The planned merger of Roanoke Country Club and Hunting Hills Country Club in Roanoke has fallen through, according to Nikki Poole, membership chairman at RCC. Hunting Hills' membership chairman Tom van Duursen also confirmed the reconsideration.
Poole says "a number of issues could not be worked out" and the clubs decided to remain independent of each other. The clubs have faced increasing challenges in the difficult economy and felt at the time they announced their planned merger that they could both flourish as a combined unit.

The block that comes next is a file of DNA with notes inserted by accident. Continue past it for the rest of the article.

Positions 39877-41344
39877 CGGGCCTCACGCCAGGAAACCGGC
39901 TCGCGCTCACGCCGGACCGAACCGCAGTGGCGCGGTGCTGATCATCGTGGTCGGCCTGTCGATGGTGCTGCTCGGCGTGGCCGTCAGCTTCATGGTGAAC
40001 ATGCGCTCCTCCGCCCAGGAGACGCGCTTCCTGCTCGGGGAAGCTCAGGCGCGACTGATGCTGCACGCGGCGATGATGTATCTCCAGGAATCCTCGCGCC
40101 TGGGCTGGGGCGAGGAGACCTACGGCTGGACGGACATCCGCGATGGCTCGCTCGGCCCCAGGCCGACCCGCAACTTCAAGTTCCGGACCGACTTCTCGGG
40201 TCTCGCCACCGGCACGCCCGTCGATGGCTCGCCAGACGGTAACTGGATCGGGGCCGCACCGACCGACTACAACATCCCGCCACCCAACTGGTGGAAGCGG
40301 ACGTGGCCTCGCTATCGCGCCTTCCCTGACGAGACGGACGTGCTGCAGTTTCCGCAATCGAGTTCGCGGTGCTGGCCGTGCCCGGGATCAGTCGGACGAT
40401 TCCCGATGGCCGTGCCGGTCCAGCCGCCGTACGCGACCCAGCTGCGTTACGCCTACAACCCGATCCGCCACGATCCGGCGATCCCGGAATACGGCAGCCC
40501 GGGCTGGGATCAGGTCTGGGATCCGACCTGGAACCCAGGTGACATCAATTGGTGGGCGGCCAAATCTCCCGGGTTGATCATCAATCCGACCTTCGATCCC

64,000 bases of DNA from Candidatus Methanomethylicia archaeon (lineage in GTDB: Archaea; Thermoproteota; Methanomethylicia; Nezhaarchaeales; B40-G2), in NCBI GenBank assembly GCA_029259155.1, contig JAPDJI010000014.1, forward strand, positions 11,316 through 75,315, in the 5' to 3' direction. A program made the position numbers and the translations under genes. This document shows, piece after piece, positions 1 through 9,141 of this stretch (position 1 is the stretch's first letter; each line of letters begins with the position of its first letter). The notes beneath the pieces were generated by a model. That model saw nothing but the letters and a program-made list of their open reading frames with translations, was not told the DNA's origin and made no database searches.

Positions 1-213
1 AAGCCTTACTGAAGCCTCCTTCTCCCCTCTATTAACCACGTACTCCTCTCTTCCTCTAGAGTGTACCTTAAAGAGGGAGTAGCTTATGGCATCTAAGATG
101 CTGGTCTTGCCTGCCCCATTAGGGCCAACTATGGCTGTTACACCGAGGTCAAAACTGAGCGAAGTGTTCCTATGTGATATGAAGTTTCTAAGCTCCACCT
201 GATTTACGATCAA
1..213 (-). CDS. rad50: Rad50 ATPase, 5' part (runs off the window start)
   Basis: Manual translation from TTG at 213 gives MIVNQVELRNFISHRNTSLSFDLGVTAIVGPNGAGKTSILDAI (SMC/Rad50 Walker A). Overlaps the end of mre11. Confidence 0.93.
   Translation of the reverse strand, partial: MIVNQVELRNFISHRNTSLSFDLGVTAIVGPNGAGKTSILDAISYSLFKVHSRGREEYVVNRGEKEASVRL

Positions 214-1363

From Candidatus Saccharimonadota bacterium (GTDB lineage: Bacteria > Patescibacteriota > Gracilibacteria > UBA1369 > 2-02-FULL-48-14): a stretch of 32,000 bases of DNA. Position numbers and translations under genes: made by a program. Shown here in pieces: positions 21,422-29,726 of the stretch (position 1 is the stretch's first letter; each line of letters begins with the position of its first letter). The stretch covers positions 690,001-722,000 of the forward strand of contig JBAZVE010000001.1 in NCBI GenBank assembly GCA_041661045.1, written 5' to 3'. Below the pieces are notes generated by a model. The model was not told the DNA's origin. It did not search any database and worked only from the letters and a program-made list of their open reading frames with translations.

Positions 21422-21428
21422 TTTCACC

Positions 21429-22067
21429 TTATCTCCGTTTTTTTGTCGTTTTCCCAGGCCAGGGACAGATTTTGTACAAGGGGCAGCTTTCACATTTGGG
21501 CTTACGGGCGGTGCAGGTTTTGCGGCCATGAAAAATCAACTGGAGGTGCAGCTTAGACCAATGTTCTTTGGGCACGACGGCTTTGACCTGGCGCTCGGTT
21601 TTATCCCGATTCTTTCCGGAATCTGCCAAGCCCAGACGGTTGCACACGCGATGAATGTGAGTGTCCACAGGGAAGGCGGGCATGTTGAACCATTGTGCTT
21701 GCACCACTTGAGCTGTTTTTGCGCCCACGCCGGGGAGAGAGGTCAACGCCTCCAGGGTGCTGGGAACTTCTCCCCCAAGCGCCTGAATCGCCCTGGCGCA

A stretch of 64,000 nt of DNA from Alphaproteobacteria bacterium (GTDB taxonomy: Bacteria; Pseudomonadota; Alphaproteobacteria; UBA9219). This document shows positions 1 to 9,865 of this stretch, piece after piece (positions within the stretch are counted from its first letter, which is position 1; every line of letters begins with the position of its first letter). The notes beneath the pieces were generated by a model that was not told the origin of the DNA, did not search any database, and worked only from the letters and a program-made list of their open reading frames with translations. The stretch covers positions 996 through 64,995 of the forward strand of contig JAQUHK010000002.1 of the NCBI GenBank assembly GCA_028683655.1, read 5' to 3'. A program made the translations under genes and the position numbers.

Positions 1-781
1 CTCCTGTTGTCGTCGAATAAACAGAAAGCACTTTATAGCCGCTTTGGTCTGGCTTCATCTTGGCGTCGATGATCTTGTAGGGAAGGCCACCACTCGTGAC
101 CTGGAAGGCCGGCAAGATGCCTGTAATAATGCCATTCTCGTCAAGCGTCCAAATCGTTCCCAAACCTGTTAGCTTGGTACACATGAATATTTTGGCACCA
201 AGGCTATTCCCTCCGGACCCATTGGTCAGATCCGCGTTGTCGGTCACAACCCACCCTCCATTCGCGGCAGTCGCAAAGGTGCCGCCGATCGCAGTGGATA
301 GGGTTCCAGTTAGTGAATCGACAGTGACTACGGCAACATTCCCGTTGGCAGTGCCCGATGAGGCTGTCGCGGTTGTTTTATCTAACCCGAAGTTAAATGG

Roanoke Country Club is the oldest club of its type in the region, dating to 1899 and for many years was the prestige club. RCC has 27 holes of golf, in addition to tennis, dining and swimming. Hunting Hills is often considered the most "business friendly" of the region's country clubs. Its golf course dates from 1971. The course was sold to Old Heritage Corp. in 2003 for $1.9 million, according to published reports at the time. HHCC also features tennis, swimming and dining.
The August Hunting Hills newsletter Houndogazette noted, "All this talk about possible merger has made some people nervous and created a bit of a stir." The idea was that members would use both sports facilities with dining at Hunting Hills and banquets at RCC. The clubs hoped to save $750,000 a year, van Duursen said at the time of the proposal.